The author's youthfulness helps to assure the inevitable comparison with the Anne Frank diary although over and above the sphere of suffering shared, and in this case extended to the death march itself, there is no spiritual or emotional legacy here to offset any reader reluctance.

Pub Date: Jan. 16, 2006

ISBN: 0374500010

Page Count: 120

Publisher: Hill & Wang

Review Posted Online: Oct. 7, 2011

Kirkus Reviews Issue: Jan. 15, 2006

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A clear, useful guide through the current chaotic political landscape.

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WHY WE'RE POLARIZED

A sharp explanation of how American politics has become so discordant.

Journalist Klein, co-founder of Vox, formerly of the Washington Post, MSNBC, and Bloomberg, reminds readers that political commentators in the 1950s and ’60s denounced Republicans and Democrats as “tweedledum and tweedledee.” With liberals and conservatives in both parties, they complained, voters lacked a true choice. The author suspects that race played a role, and he capably shows us why and how. For a century after the Civil War, former Confederate states, obsessed with keeping blacks powerless, elected a congressional bloc that “kept the Democratic party less liberal than it otherwise would’ve been, the Republican Party congressionally weaker than it otherwise would’ve been, and stopped the parties from sorting themselves around the deepest political cleavage of the age.” Following the passage of the 1964 Civil Rights Act, many white Southern Democrats became Republicans, and the parties turned consistently liberal and conservative. Given a “true choice,” Klein maintains, voters discarded ideology in favor of “identity politics.” Americans, like all humans, cherish their “tribe” and distrust outsiders. Identity was once a preoccupation of minorities, but it has recently attracted white activists and poisoned the national discourse. The author deplores the decline of mass media (network TV, daily newspapers), which could not offend a large audience, and the rise of niche media and internet sites, which tell a small audience only what they want to hear. American observers often joke about European nations that have many parties who vote in lock step. In fact, such parties cooperate to pass legislation. America is the sole system with only two parties, both of which are convinced that the other is not only incompetent (a traditional accusation), but a danger to the nation. So far, calls for drastic action to prevent the apocalypse are confined to social media, fringe activists, and the rhetoric of Trump supporters. Fortunately—according to Klein—Trump is lazy, but future presidents may be more savvy. The author does not conclude this deeply insightful, if dispiriting, analysis by proposing a solution.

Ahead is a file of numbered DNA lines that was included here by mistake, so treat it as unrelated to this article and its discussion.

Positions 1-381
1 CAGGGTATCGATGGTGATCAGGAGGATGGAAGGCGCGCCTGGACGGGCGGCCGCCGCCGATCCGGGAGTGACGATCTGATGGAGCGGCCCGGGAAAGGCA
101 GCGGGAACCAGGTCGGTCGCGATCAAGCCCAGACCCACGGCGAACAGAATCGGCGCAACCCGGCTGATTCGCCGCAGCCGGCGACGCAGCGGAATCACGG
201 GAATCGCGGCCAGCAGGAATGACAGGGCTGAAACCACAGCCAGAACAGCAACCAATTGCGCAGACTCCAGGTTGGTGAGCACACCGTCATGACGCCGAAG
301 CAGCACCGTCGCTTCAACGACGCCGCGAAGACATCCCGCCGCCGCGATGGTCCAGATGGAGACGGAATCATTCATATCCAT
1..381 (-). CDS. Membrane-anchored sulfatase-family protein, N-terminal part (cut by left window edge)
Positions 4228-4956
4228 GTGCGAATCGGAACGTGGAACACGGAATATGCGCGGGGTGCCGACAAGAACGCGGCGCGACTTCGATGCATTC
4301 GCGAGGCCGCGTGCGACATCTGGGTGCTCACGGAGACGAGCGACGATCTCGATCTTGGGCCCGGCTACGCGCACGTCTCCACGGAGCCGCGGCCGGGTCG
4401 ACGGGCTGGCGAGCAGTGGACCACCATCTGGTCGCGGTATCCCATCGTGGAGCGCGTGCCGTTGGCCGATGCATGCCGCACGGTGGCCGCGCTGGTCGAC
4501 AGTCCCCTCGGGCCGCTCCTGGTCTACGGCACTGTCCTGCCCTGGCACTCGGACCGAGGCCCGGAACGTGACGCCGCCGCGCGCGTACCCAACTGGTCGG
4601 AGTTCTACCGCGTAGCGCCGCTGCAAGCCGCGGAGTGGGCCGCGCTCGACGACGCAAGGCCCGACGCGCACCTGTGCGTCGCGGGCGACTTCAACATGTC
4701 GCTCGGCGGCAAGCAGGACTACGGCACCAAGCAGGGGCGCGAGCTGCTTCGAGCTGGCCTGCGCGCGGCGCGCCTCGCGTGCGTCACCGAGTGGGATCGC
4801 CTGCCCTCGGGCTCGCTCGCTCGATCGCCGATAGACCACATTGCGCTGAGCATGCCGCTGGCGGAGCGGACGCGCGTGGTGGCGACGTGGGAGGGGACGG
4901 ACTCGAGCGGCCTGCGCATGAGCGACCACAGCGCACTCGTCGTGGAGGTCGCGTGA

A clear, useful guide through the current chaotic political landscape.

Pub Date: Jan. 28, 2020

ISBN: 978-1-4767-0032-8

Page Count: 336

Publisher: Avid Reader Press

Review Posted Online: Dec. 22, 2019

Kirkus Reviews Issue: Jan. 15, 2020